After multiple international and Croatian non-governmental organizations, activists and refugees have been warning and reporting on the illegal and violent expulsion of refugees from Croatia coupled with limited access to the international protection for over a year,
Croatian Ombudswoman issued a report to the State Attorney of the Republic of Croatia (DORH) stating that Ministry of Internal Affairs (MUP) systematically works on covering up their mistreatment of refugees. It is our concern that the Ministry of the Internal Affairs issued two commands to its officials. Bot commands, one issued on the November 24th, 2016, and the other on February 15th, 2017 coincided with the increasing violence against refugees and illegal blockage of refugees to seek international protection on the territory of the Republic of Croatia. The civil society organizations have constantly been warning about the proportions of this situation.
Data provided by the Ombudswoman states that the tragic case of Madina and her family is not the only case of the expulsion of children, the most vulnerable group of refugees, from Croatia. According to her allegations, the Ministry of Internal Affairs acted illegally and expelled the 9-year-old unaccompanied child instead of being assigned to a guardian, and besides the boy, at the same time, two more children aged 12 and 15 found themselves in the same situation.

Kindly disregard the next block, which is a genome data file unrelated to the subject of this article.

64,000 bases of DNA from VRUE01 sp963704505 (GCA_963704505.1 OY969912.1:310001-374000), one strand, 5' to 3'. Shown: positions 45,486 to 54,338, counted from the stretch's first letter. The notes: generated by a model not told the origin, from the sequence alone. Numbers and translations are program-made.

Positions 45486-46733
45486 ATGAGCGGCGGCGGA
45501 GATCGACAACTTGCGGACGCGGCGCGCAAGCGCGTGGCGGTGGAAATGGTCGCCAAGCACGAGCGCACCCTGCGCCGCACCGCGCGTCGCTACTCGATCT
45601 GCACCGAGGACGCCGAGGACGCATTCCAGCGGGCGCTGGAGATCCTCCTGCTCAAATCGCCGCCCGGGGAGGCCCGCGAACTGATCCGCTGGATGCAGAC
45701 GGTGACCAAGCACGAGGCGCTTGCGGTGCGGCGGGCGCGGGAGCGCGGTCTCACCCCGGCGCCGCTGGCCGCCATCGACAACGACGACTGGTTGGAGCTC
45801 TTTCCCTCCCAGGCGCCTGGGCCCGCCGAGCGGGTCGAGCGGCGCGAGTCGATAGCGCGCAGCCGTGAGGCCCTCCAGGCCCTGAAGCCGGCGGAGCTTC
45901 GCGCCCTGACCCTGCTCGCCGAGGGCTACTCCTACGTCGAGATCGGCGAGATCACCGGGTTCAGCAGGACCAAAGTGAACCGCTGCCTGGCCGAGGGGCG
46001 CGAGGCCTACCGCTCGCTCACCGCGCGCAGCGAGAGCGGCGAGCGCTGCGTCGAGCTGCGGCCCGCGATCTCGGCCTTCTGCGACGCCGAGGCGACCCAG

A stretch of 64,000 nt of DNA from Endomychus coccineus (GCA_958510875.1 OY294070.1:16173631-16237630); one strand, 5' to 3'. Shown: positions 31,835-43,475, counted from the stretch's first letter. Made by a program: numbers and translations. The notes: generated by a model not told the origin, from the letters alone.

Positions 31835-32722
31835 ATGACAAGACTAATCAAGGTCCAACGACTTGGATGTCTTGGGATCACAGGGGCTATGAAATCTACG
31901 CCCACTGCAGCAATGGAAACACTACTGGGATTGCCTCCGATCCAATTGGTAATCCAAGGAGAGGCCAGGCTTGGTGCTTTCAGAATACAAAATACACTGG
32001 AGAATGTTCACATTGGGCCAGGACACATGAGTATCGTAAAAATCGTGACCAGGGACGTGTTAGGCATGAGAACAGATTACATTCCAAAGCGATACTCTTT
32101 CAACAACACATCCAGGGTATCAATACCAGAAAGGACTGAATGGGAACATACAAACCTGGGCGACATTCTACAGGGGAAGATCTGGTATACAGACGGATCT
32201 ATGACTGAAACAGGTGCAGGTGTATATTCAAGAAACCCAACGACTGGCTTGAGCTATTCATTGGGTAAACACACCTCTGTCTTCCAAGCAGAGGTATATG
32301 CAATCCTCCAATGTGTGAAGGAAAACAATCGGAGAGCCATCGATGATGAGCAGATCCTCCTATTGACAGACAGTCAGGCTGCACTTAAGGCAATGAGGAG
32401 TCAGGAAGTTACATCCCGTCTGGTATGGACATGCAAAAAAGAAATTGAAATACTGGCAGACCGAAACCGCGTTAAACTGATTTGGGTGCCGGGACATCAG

The Minister said, on two occasions, that the police knew nothing about the alleged expulsion of a nine-year-old child, despite the fact that the Ombudswoman forwarded all information about this particular case to the Ministry of Internal Affairs in June. Also, the Office of the Ombudswoman referred to a similar random overview of the information system of one Balkan police station, which revealed that children, as well as adults, are deported by a shortened procedure (fast-track procedure) without identification, without medical examination and social care assistance. Instead of carrying out an effective investigation into the cases she warned, the minister warned that he would probably say that it was just a lack of communication between the institutions.